My book reading is getting a little ahead of my blogging.
I finished reading Loving Frank last week, and if I don't
write about it now I might forget what I want to say
about this book.
Loving Frank by Nancy Horan, is a fictionalized account
of the love affair between famous architect Frank Lloyd
Wright and Mamah Borthwick Cheney. Lloyd Wright
was married to his first wife Catherine, and the father of
six children, Borthwick Cheney was married and a
mother of two when they both left their respective
spouses and families to be together.
Their affair made headline news at the time, circa 1908,
and Lloyd Wright's career was stalled for several years as
potential patron's refused to have anything to do with him
due to the stigma, and the public condemnation that resulted.
But this is mainly Mamah's story and it soon becomes clear
that her love for Lloyd Wright was only partly responsible
for her decision to leave her husband and children. Married
to a kind and loving husband, but unable to feel the same way
towards him, frustrated at the lack of purpose and intellectual
stimulation in her everyday life, Mamah was prone to depression
as her married life seemed to confine and stifle her.
Mamah wasn't content to stay at home, raise her children,
and restrict her ambitions and dreams to the home life
expected of women of that era. She wanted to make her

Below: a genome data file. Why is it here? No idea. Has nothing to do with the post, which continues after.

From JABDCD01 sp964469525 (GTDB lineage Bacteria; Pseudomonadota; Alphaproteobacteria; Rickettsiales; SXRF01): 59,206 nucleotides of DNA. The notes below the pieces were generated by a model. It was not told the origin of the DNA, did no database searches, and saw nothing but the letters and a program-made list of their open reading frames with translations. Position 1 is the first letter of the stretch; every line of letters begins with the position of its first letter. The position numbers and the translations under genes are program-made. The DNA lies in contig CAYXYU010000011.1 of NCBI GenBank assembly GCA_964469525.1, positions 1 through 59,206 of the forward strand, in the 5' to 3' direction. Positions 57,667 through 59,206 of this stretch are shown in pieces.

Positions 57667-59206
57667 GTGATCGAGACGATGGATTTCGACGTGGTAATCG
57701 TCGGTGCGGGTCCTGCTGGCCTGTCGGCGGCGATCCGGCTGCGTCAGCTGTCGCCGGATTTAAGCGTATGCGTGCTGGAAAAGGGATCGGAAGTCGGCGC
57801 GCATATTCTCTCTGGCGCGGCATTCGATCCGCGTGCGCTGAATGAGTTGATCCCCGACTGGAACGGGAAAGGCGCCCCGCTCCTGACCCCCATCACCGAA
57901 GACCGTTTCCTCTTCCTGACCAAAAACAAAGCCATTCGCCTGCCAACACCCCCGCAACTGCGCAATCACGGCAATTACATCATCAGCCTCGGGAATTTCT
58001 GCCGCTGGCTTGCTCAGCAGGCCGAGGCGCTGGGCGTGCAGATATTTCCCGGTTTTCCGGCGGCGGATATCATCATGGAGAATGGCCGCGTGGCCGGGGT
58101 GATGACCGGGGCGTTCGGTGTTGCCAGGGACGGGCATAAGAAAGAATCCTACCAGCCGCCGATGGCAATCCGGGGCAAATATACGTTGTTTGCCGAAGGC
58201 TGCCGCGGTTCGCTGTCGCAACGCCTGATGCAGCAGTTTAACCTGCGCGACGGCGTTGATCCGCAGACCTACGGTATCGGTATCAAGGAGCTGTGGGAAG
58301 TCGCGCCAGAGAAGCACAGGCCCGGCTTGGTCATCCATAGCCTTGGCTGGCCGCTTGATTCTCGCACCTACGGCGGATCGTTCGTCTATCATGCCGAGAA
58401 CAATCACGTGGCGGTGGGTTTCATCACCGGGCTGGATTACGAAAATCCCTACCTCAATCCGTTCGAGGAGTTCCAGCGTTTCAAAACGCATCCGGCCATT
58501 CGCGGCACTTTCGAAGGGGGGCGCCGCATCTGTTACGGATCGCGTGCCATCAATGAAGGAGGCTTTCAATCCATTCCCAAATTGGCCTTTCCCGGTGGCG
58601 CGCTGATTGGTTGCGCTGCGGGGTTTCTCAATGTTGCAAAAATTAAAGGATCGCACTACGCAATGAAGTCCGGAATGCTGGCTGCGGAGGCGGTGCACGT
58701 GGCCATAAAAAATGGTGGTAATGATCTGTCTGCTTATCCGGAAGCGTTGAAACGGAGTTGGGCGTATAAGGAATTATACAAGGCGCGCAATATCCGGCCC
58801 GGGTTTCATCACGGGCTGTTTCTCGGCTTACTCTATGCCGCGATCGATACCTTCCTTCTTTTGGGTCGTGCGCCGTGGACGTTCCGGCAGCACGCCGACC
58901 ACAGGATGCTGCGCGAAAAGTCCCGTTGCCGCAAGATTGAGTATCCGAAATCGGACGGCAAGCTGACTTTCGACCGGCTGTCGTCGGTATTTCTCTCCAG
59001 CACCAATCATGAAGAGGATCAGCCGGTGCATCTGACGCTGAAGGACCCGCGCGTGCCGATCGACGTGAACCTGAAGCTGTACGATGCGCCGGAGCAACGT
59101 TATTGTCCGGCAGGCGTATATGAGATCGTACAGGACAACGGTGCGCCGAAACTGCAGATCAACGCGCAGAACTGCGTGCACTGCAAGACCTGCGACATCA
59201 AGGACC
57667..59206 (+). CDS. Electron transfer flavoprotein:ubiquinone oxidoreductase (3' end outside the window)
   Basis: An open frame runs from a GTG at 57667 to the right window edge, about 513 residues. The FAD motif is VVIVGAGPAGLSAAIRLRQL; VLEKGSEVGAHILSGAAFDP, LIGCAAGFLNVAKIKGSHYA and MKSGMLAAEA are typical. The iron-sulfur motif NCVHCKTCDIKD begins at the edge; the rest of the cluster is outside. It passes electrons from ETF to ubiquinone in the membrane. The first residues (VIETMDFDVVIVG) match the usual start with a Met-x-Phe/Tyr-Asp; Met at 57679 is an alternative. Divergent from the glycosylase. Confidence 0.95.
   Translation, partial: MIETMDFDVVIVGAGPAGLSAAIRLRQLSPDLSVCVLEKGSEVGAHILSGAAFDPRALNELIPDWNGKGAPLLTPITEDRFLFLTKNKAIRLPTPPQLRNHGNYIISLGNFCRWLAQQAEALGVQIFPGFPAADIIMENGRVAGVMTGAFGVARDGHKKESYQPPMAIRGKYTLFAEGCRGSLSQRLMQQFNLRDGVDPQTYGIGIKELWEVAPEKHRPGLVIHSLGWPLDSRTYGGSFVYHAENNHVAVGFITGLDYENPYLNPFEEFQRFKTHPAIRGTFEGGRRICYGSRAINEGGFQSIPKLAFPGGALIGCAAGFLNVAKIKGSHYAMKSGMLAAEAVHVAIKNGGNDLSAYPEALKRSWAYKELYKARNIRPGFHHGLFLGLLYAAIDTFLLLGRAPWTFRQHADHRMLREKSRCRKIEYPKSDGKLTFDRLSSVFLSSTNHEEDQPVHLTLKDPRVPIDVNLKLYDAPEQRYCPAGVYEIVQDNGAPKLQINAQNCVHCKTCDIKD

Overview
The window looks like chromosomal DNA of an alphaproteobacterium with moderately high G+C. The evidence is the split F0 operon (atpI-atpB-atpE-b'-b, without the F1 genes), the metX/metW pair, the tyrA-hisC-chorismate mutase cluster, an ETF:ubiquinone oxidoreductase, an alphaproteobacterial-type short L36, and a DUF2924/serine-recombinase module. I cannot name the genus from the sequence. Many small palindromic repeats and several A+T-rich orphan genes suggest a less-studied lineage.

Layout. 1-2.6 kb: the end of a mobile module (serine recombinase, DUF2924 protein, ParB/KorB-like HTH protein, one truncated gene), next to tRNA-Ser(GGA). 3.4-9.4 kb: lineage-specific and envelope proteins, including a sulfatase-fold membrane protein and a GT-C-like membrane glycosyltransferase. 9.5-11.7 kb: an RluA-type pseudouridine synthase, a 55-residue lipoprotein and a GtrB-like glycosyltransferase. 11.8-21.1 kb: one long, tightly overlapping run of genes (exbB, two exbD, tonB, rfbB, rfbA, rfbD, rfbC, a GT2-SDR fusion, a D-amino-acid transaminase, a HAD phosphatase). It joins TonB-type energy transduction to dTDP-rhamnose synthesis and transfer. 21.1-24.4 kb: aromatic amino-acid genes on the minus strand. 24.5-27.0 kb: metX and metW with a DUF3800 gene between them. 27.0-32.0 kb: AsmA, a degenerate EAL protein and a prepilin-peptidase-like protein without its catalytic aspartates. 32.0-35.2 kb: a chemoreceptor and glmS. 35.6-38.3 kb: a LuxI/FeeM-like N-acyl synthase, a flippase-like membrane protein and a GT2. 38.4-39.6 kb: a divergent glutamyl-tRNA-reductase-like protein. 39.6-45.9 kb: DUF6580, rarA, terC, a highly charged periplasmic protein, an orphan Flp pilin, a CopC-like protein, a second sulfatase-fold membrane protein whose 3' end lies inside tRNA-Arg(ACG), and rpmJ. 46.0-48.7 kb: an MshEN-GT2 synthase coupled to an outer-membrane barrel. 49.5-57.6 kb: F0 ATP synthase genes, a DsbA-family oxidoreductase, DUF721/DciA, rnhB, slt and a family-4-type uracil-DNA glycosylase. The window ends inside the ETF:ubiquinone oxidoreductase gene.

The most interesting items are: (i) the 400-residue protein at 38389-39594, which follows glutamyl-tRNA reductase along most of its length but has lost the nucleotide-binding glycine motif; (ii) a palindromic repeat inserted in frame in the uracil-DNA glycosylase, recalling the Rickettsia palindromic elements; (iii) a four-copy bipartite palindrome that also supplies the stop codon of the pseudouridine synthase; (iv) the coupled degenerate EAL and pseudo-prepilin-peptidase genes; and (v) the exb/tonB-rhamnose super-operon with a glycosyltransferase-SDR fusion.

mark in the world, and find work that would allow her to
explore her creativity. And she wanted to use her linguistic
and writing skills to encourage and support all woman to
have the freedom to be able to choose to do the same.
But the price that she would pay for following her
heart, and for pursuing her dreams and her freedom, was
estrangement from her children and her family,
public humiliation and scorn, separation (for a time)
from Lloyd Wright, and an uncertain future.
Nancy Horan has created a thought provoking story by
taking the small bits of detail known about the real
Mamah Borthwick Cheney and weaving them into a
believable and credible tale. She draws the reader into
the lives of it's main characters, allows us to experience
the world of pre WWI America and Europe and
introduces us to a woman who was perhaps born 50
years too soon. I didn't necessarily agree with all of
Mamah's decisions but I realized that she was acting
in the honest belief that both she and her family would be
better off in the end if she was true to herself.
Not a lightweight read, but most certainly a fascinating one.
I've finished the two books by P.C. and Kristen Cast,
(both devoured in four days) and have started another book
which will probably be a short read.